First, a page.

- Nuh (Noah)
- Ibrahim (Abraham)
- Isma’il (Ishmael)
- Ishaq (Issac)
- Lut (Lot)
- Yaqub, or Israel (Jacob)
- Yousuf (Joseph)
- Ayub (Job)
- Musa (Moses)
- Haroon (Aaron)
- Dhul-Kifl (Ezekiel)
- Dawood (David)
- Sulaiman (Solomon)
- Ilyas (Elijah or Elyas)
- Al-Yasa (Elisha)
- Younus (Jonah)
- Zakariyya (Zachariah)
- Yahya (John the Baptist)
- Isa (Jesus)
The following verses alone mention seventeen prophets by name, and Prophet Muhammad is addressed without naming him at the end.
That was the reasoning about Us, which We gave to Abraham (to use) against his people: We raise whom We will, degree after degree: for your Lord is full of wisdom and knowledge. We gave him Isaac and Jacob: all (three) guided: and before him, We guided Noah, and among his [meaning Abraham’s] progeny, David, Solomon, Job, Joseph, Moses, and Aaron: thus do We reward those who do good: And Zechariah and John, and Jesus and Elias: all in the ranks of the righteous: And Ishmael and Elisha, and Jonas, and Lot: and to all We gave favor above the nations: (To them) and to their fathers, and progeny and brethren: We chose them, and we guided them to a straight way. This is the guidance of Allah: He gives that guidance to whom He pleases, of His worshippers. If they were to join other gods with Him, all that they did would be vain for them. These were the men to whom We gave the Book, and authority, and prophethood: if these (their descendants) reject them, Behold! We shall entrust their charge to a new people who reject them not. Those were the (prophets) who received Allah’s guidance: Copy [follow] the guidance they received; Say [addressing Muhammad]: No reward for this do I ask of you. This is no less than a message for the nations. The Qur’an 6:83–90
The exalted Prophets (“Ulul Azm Ambia”):
Even though Muslims are asked to respect and recognize all Prophets, some are given preferences over the others. There are five messengers, traditionally considered “Ulul Azm,” or exalted Prophets (or arch Prophets). They are Prophets Noah, Abraham, Moses, Jesus, and Muhammad-peace be upon them all.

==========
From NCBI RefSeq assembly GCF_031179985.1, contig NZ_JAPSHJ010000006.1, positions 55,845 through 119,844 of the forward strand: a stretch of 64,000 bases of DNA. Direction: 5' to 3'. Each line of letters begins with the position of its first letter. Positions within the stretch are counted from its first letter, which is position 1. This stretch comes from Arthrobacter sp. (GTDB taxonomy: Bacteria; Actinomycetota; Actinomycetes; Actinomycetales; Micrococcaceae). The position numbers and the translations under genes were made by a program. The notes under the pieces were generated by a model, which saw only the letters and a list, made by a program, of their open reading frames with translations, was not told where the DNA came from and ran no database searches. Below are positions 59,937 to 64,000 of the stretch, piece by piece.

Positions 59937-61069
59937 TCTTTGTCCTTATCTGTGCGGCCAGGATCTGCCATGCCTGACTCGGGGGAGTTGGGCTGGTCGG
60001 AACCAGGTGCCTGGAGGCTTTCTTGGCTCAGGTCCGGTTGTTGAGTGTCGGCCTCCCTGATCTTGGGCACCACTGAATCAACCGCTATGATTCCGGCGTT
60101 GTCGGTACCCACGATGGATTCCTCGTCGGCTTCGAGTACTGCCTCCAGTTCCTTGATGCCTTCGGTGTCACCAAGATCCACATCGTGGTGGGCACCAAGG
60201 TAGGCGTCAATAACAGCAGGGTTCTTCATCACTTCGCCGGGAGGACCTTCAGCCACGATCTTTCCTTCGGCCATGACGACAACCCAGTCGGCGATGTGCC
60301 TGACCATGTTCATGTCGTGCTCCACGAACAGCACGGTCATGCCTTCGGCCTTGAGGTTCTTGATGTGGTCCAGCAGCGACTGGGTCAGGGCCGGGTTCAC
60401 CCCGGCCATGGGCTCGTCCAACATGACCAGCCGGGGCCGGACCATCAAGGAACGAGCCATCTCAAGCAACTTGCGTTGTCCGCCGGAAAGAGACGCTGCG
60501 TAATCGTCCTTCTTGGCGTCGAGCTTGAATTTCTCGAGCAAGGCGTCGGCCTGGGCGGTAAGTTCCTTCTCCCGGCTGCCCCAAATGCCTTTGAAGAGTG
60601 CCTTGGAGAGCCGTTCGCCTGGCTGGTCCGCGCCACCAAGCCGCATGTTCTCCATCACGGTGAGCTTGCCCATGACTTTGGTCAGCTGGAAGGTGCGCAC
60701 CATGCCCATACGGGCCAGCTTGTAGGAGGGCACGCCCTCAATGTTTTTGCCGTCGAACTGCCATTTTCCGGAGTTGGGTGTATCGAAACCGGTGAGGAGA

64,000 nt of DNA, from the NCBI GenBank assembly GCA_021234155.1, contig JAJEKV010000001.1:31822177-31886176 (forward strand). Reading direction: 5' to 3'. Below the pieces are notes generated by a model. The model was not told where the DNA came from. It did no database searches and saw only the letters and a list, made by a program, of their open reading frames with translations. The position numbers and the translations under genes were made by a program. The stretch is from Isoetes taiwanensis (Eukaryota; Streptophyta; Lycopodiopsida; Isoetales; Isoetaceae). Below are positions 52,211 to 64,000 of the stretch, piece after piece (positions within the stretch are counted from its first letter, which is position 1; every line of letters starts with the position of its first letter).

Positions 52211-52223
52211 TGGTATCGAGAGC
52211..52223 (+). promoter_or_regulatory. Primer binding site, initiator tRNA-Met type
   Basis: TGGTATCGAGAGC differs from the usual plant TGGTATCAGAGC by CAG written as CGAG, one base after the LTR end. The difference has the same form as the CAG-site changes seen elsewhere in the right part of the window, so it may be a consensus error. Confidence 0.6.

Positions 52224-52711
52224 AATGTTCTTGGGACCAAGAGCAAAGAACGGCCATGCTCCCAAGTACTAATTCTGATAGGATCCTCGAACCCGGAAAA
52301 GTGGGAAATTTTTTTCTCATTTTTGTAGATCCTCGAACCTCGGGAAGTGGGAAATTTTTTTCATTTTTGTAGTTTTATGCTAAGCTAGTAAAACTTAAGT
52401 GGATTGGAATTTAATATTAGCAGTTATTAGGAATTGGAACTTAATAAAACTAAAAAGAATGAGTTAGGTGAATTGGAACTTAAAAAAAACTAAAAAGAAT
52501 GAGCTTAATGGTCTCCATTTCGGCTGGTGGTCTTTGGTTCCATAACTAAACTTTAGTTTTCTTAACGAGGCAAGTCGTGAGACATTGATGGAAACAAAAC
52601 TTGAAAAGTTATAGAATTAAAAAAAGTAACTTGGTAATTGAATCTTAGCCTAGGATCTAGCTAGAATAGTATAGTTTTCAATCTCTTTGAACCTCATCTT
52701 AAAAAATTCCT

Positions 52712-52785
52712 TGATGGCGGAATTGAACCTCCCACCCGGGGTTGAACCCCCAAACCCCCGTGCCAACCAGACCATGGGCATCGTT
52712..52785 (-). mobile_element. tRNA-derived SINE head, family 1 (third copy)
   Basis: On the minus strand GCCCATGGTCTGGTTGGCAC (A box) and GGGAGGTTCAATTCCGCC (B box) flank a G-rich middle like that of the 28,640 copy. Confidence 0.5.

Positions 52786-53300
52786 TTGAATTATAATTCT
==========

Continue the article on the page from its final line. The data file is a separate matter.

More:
And it is your Lord that knows best all beings that are in the heavens and on earth: We did bestow on some prophets more (and other) gifts than on others: and We gave to David (the gift of) the Psalms. The Qur’an 17:55
These are the Signs [rvelations] of Allah: we rehearse them to you [meaning Muhammad] in truth: verily you are one of the messengers. Those (some) messengers We endowed with gifts, some above others: To one of them Allah spoke; others He raised to degrees (of honor); to Jesus, the son of Mary We gave clear (Signs), and strengthened him with the holy spirit. The Qur’an 2:252–253
Though David is not mentioned by Muslim scholars as one of the “Ulul Azm,” or exalted prophets, his name is mentioned among the “preferred prophet” in verse 17:55 quoted above.
Nicknames for Abraham, Moses and Jesus
This may also surprise you that the Prophet mentioned by name in the Qur’an is not Prophet Muhammad, PBUH, but rather Prophet Moses, PBUH. The next one is Prophet Abraham. Prophet Muhammad is mentioned by name only 4 times, though there are numerous references to him throughout the Qur’an.
Abraham is also known in the Qur’an as Khaleel Ulllah, meaning the friend of Allah. Moses as Kaleem Ullah, meaning The one who spoke with Allah and Jesus as Rooh Allah, meaning the Spirit of Allah.
What about Mary, mother of Jesus?
Mary, according to majority of Muslim scholars, is not considered a Prophetess. However she is extremely highly regarded. There is a whole chapter named after her, Surah Maryam, her Arabic name. In fact she is the only woman with a chapter named after her name. She is almost always mentioned alongside Jesus, PBUH, e.g. Mary, mother of Jesus, or Jesus, son of Mary.
According to the teachings of the Qur’an, Mary spoke with angels, a feat often reserved for Prophets. (though they also spoke with Sarah, wife of Prophet Abraham).
Behold! the angels said: “O Mary! Allah hath chosen you and purified you- chosen you above the women of all nations. The Qur’an 3:42